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Thousands more vulnerable people are eligible to receive the UK’s second antiviral Paxlovid, which has been added to the PANORAMIC national study.
- Paxlovid reduced the risk of hospitalisation or death by 88% in clinical trials and is already available directly through the NHS to highest-risk patients
- The UK has procured more antivirals per head than any other country in Europe with over 4.98 million courses ordered so far
Thousands more vulnerable people in England are now eligible to receive the UK’s second oral antiviral treatment for COVID-19.
Paxlovid has been added to the PANORAMIC national study, the UK’s fastest-ever recruiting clinical trial of its kind, which is run by the University of Oxford in close collaboration with GP hubs. It is already available directly through the NHS to those whose immune systems mean they are at higher risk of serious illness who test positive for the virus – including those who are immunocompromised, cancer patients or those with Down’s syndrome.
The PANORAMIC study makes antivirals available to a large number of patients, while collecting further data on how the antivirals work where the majority of the adult population is vaccinated. It ensures antivirals are being used in the most effective way and is crucial in ensuring clinicians have the full information to prescribe antiviral treatments to patients in future.
The study is open to adults over the age of 50 or those aged 18 to 49 with an underlying health condition that can increase the risk of developing severe COVID-19, who have received a positive COVID-19 test result, and who are experiencing symptoms that started in the previous 5 days.
In just over 3 months, more than 20,000 patients have joined the nationwide study to help generate vital data on molnupiravir, the first oral antiviral to be made available. The introduction of Paxlovid will allow a further 17,500 patients to enrol to access this ground-breaking treatment, which has been shown to reduce the relative risk of death or hospitalisation by 88% in clinical trials.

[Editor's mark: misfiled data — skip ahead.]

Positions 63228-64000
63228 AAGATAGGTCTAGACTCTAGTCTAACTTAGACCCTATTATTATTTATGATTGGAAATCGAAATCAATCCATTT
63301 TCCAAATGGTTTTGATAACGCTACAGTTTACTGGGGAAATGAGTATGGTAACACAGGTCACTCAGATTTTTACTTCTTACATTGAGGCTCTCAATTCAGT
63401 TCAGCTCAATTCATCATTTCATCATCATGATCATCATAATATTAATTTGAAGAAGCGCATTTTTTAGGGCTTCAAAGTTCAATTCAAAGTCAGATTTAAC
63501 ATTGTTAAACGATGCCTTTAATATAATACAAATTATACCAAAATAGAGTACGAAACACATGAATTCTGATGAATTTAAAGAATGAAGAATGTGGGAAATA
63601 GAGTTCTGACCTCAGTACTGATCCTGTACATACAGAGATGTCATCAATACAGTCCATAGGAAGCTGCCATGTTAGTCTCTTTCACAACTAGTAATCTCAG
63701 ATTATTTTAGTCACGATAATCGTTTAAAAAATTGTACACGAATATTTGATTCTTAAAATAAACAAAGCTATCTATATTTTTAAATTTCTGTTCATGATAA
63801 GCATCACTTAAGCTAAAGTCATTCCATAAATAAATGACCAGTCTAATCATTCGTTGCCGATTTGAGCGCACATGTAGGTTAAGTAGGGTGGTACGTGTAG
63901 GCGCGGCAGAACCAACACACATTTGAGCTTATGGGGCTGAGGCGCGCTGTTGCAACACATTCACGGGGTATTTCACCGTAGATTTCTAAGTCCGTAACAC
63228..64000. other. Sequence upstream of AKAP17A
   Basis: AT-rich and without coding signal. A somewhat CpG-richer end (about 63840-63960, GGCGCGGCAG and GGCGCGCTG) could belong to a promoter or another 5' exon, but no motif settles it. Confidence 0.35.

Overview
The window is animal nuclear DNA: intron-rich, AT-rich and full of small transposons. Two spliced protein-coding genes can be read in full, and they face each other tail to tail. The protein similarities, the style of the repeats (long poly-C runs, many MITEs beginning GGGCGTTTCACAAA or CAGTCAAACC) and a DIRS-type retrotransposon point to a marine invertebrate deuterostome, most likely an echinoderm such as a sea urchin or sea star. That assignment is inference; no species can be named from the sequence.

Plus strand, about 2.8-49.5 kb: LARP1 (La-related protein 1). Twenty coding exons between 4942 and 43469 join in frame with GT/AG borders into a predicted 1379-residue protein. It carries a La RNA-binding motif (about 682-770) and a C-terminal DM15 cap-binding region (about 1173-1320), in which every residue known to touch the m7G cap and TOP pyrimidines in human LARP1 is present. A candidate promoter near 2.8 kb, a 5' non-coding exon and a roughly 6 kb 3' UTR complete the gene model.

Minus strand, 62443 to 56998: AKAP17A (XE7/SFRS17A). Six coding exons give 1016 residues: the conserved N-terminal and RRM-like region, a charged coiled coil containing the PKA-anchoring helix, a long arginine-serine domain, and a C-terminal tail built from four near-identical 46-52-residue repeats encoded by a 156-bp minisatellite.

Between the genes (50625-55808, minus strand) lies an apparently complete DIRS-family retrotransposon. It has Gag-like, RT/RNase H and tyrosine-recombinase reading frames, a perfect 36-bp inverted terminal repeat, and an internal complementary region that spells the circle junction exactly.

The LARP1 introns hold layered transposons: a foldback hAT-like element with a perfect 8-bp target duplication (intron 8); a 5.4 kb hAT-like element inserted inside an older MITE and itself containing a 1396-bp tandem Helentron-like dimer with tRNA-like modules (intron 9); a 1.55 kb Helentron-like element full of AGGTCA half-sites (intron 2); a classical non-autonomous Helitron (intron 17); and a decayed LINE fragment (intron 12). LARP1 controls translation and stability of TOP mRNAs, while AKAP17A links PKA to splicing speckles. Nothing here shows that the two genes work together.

Health and Social Care Secretary Sajid Javid said:
As we learn to live with COVID, the UK continues to lead the way in using cutting-edge treatments which have already saved the lives of many of the country’s most vulnerable patients.
The addition of Paxlovid to the ground-breaking PANORAMIC study is an important milestone and will help us understand who benefits most from these treatments.
If you’re aged 50 and over or have an underlying health condition and test positive for COVID, I urge you to participate in this study by signing up as soon as you can.
Antivirals are treatments used to either treat those who are infected with a virus or protect exposed individuals from becoming infected. The government, through the Antivirals Taskforce, has procured 4.98 million courses of antivirals in total – more per head than any other country in Europe.
While vaccines remain the most important first line of defence, antivirals target the virus at an early stage, preventing progression to more severe, or even critical, symptoms.
Chris Butler, from the University of Oxford and clinical trial lead, said:
It is early on in the illness, when people are still being cared for in the community, that treatments for COVID could have their greatest benefit. The PANORAMIC trial is testing whether novel, promising antiviral treatments help people suffering from COVID in the community to recover faster and reduce the need for treatment in hospital.
It is critically important that new treatments are tested on people and in the situation where they are intended to be used. Joining the PANORAMIC trial will help ensure people with COVID, and indeed the NHS, get the maximum benefit from these precious treatments.
Professor Paul Little, from the University of Southampton and co-chief investigator, said:
The PANORAMIC trial is one of the most ambitious ever undertaken in the community worldwide. The inclusion of Paxlovid in the trial is an exciting addition that will provide vital information about treatments to help the most vulnerable people in the ongoing fight against COVID.
Professor Nick Lemoine CBE, National Institute for Health and Care Research (NIHR), said:
The addition of Paxlovid into the NIHR-supported PANORAMIC trial represents an exciting development. While smaller-scale studies have already shown this new antiviral treatment to be highly effective against COVID in the early stages of infection, additional evidence from much larger cohorts is needed to enable clinicians and health services to make best use of these exciting new treatments.
With over 23,000 participants having taken part in PANORAMIC so far – the world’s largest platform trial into new antiviral treatments against COVID – collectively the UK is providing vital additional data which will enable rapid deployment and best use of these new potentially life-saving treatments to patients who will benefit from them the most.
The government has secured 2.75 million courses of Paxlovid (PF-07321332 and ritonavir), made by Pfizer. Those who enrol in the PANORAMIC study will be randomly allocated to receive either an antiviral treatment in addition to standard NHS care, or standard NHS care only.
The study is UK-wide, although initially recruitment will only be available in England for Paxlovid. The Department of Health and Social Care is working with counterparts in the devolved administrations to develop plans for how this arm could be started in all 4 nations in due course.
Créditos: Comité científico Covid